Working on holiday: Your views on the 'worliday'
Lucy Kellaway of the Financial Times wrote last week about a vision of the future where people would get more holiday - and do odd bits of work from the beach or mountain peak, with the help of smartphones, Blackberries and laptops to make up for it.
Readers responded to her proposal with hundreds of emails. Many told us that they, or their family members, had been doing this themselves - with varying results.
My husband is a complete slave to his Blackberry. Holidays, day trips, queues in Disneyland - it's like the third child in our family. I often joke that had our first child not been born on Christmas Day, he would have been emailing the office between contractions. His Blackberry was, of course, firmly in one hand and my hand in the other!
I'd be lying if I said that the constant attachment didn't irritate me but I accept it. My husband is a lot calmer if he's able to keep in touch with what's happening in the office and is able to deal with things should the need arise. Clearing a few emails during quiet periods is after all a practical use of time! It also means that following a break he doesn't have to work even longer hours to catch up on things.
We all know the saying "All work and no play" isn't good so why should "All play and no work" be any different?
Vicky Wills, Hampshire, UK
As the child of someone who was (is) unable to leave work at work when we went on holiday, I found it incredibly frustrating. Mum would have to spend an hour or so answering emails before breakfast, then we'd be out enjoying some time together when her phone would ring. My brother and I would then have to sit twiddling our thumbs while she took the call.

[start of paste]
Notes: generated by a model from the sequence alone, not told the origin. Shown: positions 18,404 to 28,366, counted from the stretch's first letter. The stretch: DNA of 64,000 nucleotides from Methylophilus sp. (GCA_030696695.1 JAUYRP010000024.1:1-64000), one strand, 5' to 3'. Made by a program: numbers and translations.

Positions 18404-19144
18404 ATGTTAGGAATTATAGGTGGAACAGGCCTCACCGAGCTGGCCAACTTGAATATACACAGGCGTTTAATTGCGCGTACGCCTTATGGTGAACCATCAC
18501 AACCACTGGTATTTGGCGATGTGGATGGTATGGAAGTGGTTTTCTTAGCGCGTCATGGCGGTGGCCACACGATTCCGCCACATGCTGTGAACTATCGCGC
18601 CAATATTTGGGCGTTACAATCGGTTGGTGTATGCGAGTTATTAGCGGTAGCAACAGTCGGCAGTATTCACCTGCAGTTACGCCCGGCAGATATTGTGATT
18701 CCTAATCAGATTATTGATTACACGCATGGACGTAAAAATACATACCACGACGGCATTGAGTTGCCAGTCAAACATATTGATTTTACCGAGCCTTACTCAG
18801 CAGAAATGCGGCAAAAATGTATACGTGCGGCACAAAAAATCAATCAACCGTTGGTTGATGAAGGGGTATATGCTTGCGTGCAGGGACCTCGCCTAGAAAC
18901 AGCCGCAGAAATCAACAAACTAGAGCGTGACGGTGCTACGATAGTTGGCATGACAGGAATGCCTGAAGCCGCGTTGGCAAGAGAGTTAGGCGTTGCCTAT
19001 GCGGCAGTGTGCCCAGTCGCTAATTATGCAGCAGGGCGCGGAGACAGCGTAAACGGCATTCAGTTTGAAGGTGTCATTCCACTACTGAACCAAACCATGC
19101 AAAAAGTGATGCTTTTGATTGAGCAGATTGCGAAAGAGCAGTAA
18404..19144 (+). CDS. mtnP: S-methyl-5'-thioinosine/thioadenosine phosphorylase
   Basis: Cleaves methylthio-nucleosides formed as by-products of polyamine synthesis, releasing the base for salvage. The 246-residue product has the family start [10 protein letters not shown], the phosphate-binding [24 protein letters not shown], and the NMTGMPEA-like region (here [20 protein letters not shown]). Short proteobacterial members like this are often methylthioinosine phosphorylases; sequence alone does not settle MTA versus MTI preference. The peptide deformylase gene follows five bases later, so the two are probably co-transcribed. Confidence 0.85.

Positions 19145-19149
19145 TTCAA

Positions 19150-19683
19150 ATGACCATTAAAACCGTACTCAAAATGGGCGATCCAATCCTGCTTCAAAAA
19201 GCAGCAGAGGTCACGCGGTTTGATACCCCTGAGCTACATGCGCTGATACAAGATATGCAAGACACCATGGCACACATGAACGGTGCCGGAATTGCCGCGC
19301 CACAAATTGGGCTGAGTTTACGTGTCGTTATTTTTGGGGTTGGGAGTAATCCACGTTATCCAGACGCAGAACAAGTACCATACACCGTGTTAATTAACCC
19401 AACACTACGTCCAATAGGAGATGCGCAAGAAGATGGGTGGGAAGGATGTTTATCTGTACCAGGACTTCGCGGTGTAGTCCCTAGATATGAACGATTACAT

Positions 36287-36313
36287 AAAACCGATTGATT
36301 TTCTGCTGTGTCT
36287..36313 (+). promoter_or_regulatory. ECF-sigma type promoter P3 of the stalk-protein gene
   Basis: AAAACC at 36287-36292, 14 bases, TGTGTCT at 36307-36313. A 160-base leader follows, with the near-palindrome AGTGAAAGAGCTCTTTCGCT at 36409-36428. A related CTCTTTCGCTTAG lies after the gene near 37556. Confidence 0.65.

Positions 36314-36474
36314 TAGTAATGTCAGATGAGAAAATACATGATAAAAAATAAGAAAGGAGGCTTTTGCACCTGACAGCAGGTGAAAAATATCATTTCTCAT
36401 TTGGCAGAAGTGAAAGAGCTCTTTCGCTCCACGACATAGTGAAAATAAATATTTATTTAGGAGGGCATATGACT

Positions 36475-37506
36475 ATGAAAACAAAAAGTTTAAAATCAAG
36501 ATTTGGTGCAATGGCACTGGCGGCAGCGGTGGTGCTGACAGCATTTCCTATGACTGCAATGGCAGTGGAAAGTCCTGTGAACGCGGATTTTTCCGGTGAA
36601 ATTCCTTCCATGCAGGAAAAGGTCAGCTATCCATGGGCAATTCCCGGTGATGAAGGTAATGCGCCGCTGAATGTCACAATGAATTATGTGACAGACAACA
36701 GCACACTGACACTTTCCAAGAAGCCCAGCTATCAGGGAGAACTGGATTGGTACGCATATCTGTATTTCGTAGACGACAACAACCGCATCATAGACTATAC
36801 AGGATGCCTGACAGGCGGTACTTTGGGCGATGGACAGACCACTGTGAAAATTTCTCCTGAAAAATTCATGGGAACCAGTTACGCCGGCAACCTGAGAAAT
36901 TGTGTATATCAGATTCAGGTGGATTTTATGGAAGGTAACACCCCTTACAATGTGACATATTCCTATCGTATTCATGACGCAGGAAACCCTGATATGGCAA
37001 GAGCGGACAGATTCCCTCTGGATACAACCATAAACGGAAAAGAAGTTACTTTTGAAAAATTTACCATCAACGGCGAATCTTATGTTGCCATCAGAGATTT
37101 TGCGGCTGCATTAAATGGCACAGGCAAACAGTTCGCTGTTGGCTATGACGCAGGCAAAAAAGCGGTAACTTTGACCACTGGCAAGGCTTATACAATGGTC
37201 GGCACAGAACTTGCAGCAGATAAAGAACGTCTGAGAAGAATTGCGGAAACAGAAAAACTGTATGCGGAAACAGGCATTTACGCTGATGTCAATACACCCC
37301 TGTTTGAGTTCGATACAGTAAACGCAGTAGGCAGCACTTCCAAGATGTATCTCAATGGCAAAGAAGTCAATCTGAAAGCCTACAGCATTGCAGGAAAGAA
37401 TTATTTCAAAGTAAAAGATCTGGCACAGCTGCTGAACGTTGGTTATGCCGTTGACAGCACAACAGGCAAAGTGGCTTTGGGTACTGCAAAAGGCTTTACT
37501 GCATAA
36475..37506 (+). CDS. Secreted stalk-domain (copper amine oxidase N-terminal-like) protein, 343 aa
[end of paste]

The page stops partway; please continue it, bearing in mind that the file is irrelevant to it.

If it becomes normal to take a "worliday" then nobody will ever truly get away again. My mum has been pestered by work while sipping tea at a plantation in Malaysia, while on a dive boat in Borneo, and while exploring the streets of Venice. No matter how far away she goes, it seems, they don't accept that she is on holiday.
I am just entering the workforce, and it saddens me to think that this could be me someday. My philosophy is that I work to live, yet it seems that the other way around is becoming the norm.
Morning and evening
I need some separation between work and life. I need to know there's a break. In 2007, I can remember sitting on a beach in Hawaii, responding to an email. In 2008, on a trip back to the UK to see family, it was the same. At Oktoberfest even, in 2009. None of them were desperately urgent.
It finally dawned upon me in 2009 on a vacation to celebrate my wife's birthday. Responding to a seemingly innocuous email got me sucked into an email exchange which ate up most of a morning. I realised that I was missing a "connection" with my vacation and not coming back totally refreshed. Now I check the Blackberry in the morning (while my wife showers), answer any "urgent" emails, then hand it over to her for safe-keeping. I then enjoy the day "vacationing", and in the evening (while my wife changes for dinner), quickly check it again at the end of the day.